So what’s inside an AT-AT?
Troop Seating - Most (if not all) sources quote capacity for 40 troops inside the AT-AT. Standing or sitting? Seats or benches? Not really clear.
The Incredible Cross Sections diagram shows troops seated (13 shown, 26 implied with remaining seating not visible) mostly on the top ‘deck’ of the AT-AT, with a cleared staging area by the large doors in the lower middle section. Of interesting note is the fact that the Incredible Cross Sections seat placement would seemingly block the forward, upper-level escape hatches.
The Technical Journal shows troop benches instead of seats, placed again on both decks, but with a longer bench on the lower level rather than the upper level. The cutaway view, however, neglects to show the large lower side boarding hatches, showing instead a large wall of “piping and conduits”, which leaves one to assume that there is only a boarding hatch on one side of the AT-AT instead of on both sides.
Vehicle Bay - Lots of sources also quote the AT-AT as having a vehicle bay, carrying 5 speeder bikes. Where it’s located and how they get out is another question. The Essential Guide and Technical Journal show the vehicle bay as being in the top-rear section of the AT-AT body. The Technical Journal also shows a vehicle access hatch in the top rear panel for exiting the AT-AT.
The Incredible Cross Sections diagram shows the speeder bike garage on the lower rear level, though doesn’t show how the bikes exit. Assumedly the bikes are pulled into the central lower level staging area and exit through the large bay doors along with troops. Also of quasi-interesting note, the Cross Sections book shows a white/grey version of the Speeder Bike stored in the AT-AT, unlike the browner/dark-grey version shown in the films.
And in case that wasn’t enough, the Star Wars Source Book reports that some variations of AT-AT walkers are modified to fit two scout walkers inside them. How that’s possible, assuming they mean AT-ST’s on the scale of the ones shown in Return of the Jedi, is beyond me— but I’d love to see a version done that way!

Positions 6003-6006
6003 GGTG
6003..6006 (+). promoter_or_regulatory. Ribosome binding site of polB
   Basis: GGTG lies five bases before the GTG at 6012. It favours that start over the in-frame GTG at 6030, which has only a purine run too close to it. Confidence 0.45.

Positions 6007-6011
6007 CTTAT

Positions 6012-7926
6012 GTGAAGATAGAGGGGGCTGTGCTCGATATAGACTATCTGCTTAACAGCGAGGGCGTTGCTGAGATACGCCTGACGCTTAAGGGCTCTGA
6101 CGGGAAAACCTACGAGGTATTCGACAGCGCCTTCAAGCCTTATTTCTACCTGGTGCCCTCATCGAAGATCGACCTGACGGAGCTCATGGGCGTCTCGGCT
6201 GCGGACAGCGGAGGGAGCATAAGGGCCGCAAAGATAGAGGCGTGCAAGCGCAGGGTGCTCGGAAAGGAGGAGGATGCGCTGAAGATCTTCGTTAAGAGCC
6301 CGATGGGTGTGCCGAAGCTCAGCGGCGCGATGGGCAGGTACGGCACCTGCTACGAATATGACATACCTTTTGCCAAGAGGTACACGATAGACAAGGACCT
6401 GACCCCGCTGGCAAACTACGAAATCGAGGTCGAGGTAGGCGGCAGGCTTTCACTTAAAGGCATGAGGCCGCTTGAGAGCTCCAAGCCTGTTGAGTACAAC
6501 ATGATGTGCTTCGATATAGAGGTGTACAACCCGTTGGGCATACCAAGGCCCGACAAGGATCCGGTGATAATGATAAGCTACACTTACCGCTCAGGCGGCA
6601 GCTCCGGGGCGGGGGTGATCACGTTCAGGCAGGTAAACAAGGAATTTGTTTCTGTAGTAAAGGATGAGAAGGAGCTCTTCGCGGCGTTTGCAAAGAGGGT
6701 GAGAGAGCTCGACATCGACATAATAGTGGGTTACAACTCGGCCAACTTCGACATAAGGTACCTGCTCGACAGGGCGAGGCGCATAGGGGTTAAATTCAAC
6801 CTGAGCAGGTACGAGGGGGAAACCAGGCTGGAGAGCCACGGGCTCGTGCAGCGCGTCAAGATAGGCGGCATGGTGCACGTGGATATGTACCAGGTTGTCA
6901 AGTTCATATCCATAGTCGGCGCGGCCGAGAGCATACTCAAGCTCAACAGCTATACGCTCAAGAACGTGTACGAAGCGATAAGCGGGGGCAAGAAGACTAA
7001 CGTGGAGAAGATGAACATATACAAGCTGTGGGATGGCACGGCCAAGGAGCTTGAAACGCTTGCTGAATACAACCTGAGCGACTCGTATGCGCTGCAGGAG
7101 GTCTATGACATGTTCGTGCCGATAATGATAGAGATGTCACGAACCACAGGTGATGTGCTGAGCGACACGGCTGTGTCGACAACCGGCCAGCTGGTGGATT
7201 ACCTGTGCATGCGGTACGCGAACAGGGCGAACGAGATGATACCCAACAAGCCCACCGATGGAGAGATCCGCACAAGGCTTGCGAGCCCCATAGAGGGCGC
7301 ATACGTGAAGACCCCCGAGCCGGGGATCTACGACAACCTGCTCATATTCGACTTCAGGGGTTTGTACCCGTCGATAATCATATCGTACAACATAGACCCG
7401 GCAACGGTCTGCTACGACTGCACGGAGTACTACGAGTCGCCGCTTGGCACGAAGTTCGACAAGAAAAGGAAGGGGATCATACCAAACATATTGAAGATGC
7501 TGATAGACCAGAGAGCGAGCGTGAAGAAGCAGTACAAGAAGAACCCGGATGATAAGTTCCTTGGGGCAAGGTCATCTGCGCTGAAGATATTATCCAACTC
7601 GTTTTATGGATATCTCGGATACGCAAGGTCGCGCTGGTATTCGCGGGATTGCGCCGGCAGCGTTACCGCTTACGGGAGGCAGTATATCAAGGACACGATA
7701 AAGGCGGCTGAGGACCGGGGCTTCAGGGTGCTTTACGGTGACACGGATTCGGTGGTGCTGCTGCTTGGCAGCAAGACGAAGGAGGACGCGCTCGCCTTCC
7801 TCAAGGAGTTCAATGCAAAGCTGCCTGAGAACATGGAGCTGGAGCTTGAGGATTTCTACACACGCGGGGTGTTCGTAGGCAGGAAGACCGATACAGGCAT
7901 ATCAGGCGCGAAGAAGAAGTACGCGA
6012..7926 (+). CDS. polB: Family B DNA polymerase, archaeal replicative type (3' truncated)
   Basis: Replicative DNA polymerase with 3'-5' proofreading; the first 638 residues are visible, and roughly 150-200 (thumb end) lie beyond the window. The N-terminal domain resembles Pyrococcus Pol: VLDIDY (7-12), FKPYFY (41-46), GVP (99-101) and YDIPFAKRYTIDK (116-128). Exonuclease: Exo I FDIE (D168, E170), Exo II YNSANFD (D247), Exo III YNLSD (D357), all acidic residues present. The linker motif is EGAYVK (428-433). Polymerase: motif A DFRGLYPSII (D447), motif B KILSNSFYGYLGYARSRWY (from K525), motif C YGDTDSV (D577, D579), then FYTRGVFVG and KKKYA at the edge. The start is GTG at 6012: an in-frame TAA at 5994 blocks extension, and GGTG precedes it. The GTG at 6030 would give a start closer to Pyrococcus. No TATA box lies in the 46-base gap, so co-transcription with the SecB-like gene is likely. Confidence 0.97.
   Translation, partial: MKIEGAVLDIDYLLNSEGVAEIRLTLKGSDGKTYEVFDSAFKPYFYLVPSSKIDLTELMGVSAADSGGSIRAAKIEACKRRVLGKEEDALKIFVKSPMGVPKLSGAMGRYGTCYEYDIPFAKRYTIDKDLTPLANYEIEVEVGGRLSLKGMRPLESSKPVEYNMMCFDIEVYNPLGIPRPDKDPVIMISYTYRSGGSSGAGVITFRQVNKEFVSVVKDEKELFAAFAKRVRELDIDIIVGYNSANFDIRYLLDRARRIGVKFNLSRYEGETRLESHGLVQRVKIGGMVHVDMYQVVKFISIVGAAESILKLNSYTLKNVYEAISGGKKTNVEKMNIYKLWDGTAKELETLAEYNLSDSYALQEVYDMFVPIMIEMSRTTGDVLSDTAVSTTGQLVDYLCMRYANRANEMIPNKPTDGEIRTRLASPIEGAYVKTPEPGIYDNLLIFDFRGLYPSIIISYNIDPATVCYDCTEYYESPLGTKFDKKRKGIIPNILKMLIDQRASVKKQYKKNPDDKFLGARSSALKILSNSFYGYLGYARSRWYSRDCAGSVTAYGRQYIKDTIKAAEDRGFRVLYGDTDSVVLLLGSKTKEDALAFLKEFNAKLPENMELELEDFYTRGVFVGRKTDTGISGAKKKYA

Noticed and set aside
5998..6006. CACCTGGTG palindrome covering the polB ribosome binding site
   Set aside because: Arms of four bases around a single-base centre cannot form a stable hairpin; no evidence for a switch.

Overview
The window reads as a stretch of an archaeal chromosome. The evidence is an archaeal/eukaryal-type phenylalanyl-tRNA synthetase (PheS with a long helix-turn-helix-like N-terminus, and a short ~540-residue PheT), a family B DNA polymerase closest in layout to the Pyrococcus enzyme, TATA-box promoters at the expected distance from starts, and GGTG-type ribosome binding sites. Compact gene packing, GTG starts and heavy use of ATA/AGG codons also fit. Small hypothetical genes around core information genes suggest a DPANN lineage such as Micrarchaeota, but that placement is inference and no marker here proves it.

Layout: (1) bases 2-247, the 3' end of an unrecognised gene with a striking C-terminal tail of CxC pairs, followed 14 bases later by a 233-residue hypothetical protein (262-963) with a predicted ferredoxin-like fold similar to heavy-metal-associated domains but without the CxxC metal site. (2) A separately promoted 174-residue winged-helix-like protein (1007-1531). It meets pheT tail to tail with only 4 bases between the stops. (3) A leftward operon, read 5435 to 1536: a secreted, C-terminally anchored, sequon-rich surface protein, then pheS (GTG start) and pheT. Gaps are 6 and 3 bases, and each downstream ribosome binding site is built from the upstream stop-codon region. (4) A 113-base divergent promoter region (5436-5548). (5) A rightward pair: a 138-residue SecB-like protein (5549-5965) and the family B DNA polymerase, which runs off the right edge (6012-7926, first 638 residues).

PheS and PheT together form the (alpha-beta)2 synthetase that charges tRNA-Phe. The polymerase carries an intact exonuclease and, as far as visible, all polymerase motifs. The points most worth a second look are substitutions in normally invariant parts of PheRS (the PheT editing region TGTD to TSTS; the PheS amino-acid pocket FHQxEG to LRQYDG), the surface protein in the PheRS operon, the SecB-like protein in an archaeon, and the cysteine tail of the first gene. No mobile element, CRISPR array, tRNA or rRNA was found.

Engine Room - While most of the engine is apparetnly positioned in two large cylinders underneath the body of the AT-AT, an engine room is shown inside the body in both the Cross Sections and Technical Journal cutaways. The Cross Sections diagram’s placement of the engine room (top rear area) seems to (again) conflict with the top-level rear escape hatches. The Technical Journal’s diagram shows the engine room in the lower rear section of the AT-AT, which seems more likely, given its proximity to the drive cylinders underneath the AT-AT body.
So, how fast do those walkers really go? Most sources will tell you that they can go up to 60kph (a little over 37mph). Did they go that fast in the movie? Nope. In the movie, the walker moves each foot individually, so it’s always got at least 3 feet on the ground. Each step takes about 1 second (a little over 1 second by repeated stopwatch estimates), and is slightly over 1 “AT-AT foot” long. So that means the AT-AT’s in the movie are moving a little more than 1 foot-length per 4 seconds. And how long is an AT-AT foot? Using the 49’ - 130’ estimates, an AT-AT foot is about 11.5’ - 31’, most likely a bit under 18’. How fast is that? Between 3kph (2mph) and 9kph (5.6mph), most likely around 5.4kph (3.4mph). Pretty depressingly slow, huh? (That’s about regular human walking speed).